Detective Kuleski is also teaching the young cops in Bunnell's police force which includes his son, who is in the field training program with the department.
    Ask your vet about microchipping. ~~ It could have saved Kuhio's life. And it cost Halo hers. Consider having your cat tested for Polycystic kidney disease ~~ Rest in peace Willy
    Loved by Lisa

  9. #564
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    'Kindest site' helps pay it forward
    Miresi lets you track your kindnesses

    PORTLAND, Ore. (KOIN) - Pay it forward. There's now a website for that.

    The just-launched site is the brainchild of Kelle Bovid, a 48-year-old Michigan mother of four who hatched the idea one day on the road home from Chicago.

    "In the drive-thru at McDonalds, I paid for my drink but also for the meal for the gentleman in line behind me. The McDonald's employee was excited when I said I'd pay for the next meal and asked if I wanted to relay a message. I said 'just pay it forward," she told KOIN.com.

    "I watched the man's reaction as he was told that his meal had been paid for. He laughed! So for $4 and some change, it made me happy, and brought some joy to the McDonalds employee and the guy who got a free chicken sandwich. Is there a better way to spend $4? I don't think so."

    Over time, she took that feeling and idea and turned it into Miresi.org -- Miresi is the Persian word for kindness.

    "Miresi.org is the result of a collaboration with Grand Valley State University in Allendale, Michigan. We were given a team of four students and 11 weeks to create the entire site," Bovid said.

    Here's how it works:

    A person goes to Miresi.org and creates a free account, then downloads and prints the pay-it-forward cards.

    "Each card is coded with a unique number to enable tracking," she said. "Go out and do something nice for someone, and leave the card behind with the recipient of your kindness. The card will direct the recipient to miresi.org where they'll enter the card number, be able to see its history, and tell of their own experience. And pay it forward in their own way.

    "Each person associated with a card will be able to see the history of the card and to watch as it moves forward."

    Visitors to the site will also be able to see other people's acts of kindness, too, plus comments from people who've received the cards.

    "Currently our tracking allows users to enter an address or zip of the location where the card or kindness was passed," she said. "Our next step is to create mapping which will give users a visual depiction of the card as the acts of kindness are paid forward."

    They want people handing out more than one card because they know not every card will be acknowledged. The more cards in circulation the more likely people are "to see the impact of their act of kindness."

    A mobile app is in development.

    GVSU faculty member David K. Lange said his student teams work about 1000 hours on each project. He sees another student team working to build a better tracking system and better visual presentation.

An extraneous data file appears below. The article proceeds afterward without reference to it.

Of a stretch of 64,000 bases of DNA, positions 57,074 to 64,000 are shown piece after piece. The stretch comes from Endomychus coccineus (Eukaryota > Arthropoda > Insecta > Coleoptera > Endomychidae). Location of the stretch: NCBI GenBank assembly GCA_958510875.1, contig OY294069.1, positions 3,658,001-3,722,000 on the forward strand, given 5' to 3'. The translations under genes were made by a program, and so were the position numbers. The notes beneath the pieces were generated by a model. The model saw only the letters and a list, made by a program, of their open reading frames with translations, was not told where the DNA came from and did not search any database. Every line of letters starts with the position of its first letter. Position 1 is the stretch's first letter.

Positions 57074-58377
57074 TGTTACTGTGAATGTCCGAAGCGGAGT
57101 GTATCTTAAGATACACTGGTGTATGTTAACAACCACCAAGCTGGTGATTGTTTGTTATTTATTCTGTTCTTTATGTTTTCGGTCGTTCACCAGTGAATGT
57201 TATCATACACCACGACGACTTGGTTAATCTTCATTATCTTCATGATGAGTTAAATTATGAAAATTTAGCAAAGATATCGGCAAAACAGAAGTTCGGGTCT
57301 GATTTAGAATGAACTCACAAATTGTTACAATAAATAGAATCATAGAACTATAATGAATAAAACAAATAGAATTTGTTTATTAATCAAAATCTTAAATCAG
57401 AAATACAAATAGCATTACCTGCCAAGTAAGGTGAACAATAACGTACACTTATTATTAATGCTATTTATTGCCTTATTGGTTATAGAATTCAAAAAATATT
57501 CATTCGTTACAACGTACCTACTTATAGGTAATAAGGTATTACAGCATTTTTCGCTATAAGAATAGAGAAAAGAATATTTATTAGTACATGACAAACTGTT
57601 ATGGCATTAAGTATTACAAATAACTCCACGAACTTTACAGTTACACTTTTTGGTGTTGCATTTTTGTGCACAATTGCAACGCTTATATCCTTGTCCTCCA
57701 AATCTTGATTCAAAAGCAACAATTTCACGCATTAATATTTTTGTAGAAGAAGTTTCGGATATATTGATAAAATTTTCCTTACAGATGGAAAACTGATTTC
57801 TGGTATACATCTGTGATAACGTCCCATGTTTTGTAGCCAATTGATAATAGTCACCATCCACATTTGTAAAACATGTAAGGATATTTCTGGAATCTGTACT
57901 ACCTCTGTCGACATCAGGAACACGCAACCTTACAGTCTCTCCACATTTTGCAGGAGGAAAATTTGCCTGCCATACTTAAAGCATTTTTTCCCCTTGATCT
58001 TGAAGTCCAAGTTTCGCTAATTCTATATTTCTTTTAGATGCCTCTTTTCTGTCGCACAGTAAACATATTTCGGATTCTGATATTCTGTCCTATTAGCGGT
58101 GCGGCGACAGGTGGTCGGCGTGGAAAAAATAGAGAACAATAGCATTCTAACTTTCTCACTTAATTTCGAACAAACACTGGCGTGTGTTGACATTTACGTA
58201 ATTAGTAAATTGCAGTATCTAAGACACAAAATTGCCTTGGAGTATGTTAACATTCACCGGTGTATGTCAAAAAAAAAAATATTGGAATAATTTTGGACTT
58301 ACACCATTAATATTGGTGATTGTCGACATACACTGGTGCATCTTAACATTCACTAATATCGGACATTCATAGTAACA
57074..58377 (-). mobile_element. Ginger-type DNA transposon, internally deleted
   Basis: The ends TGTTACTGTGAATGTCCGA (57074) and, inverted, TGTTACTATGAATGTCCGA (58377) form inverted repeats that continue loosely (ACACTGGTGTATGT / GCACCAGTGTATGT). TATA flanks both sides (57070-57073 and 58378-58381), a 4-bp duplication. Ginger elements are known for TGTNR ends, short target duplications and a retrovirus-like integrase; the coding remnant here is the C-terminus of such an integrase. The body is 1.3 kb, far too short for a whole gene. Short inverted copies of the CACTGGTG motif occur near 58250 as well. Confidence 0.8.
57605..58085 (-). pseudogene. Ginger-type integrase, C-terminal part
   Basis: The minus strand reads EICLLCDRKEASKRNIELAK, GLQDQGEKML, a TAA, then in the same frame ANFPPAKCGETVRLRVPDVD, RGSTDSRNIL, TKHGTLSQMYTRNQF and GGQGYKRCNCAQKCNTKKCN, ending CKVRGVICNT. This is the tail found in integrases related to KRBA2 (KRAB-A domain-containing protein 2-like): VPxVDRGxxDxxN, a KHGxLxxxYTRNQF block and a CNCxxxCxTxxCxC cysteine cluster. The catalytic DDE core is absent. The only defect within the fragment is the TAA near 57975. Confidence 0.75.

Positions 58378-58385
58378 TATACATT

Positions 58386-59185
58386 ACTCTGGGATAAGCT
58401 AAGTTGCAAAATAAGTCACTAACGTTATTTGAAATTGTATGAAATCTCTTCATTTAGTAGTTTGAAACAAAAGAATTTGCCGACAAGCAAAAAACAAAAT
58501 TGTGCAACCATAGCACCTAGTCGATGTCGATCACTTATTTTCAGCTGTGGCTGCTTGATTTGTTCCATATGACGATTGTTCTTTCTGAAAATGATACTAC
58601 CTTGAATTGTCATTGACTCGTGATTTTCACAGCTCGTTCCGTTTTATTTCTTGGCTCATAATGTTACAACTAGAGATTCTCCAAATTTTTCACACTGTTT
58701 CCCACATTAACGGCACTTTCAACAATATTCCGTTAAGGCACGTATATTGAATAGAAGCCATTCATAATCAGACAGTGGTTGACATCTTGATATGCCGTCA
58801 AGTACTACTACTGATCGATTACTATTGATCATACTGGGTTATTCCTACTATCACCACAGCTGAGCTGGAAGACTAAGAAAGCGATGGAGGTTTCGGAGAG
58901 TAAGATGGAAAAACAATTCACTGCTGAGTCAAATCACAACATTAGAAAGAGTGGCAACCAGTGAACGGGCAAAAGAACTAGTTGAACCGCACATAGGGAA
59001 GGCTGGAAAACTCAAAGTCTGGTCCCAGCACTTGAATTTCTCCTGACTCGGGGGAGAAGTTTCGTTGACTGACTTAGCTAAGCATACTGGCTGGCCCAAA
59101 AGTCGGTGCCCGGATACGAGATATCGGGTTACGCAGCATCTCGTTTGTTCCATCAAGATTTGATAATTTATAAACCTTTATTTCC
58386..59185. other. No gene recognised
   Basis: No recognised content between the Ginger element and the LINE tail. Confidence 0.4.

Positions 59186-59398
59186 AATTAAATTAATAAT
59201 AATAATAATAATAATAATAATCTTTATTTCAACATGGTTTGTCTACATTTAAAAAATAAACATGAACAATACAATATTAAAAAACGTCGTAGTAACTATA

"We want to bring joy to people," Bovid said. "I know how good it feels to be surprised by a random act of kindness and I'd like everyone to experience that.

    "When people see how good it feels to surprise strangers, we're hoping they'll do it more often. We want people to see that their actions have real and lasting effects, and to inspire them to make all their actions positive."

    http://www.miresi.org/
    Ask your vet about microchipping. ~~ It could have saved Kuhio's life. And it cost Halo hers. Consider having your cat tested for Polycystic kidney disease ~~ Rest in peace Willy
    Loved by Lisa

  10. #565
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    Secret Santa buys coffee for everyone in Starbucks

    (WTNH)--The morning rush at Starbucks on the New Haven green paused for a hush of giving.

    Christie Colon was at the cash register when she was approached by a fellow worker.

    "He said, use this credit card and I said, what's going on with the credit card?,'" Colon recalled.

    "Well, the gentleman in the corner decided to give us the credit card so he can pay for everybody while he was there."

    For an hour and a half, the secret Santa delighted people like David Gale.

    "This gentleman just decided to break out his American Express Gold card," Gale said. "I've told everyone that would listen to me today that I just had a warm heart today, because it renewed my faith in man again."

    The man racked up receipts totaling somewhere between $500 and $600.

    "I asked him why he was doing this and he said 'just because,'" said Colon. "Then he actually tipped my coworkers that were on the floor. He gave us all an individual tip and when he did, I gave him a big hug and I was like thank you so much, so very kind of you."

    "He was just smiling - ear to ear- you could tell it was genuine," she said.

    A mix bag of customers got a taste of something good.

    "People who spend $10 on their coffee or their lattes, they got a free one and then people who come in just to seek warmth got a free cup of coffee. I thought it was a beautiful thing," Colon said.

    A beautiful gesture to be shared and celebrated in the wonder of the season.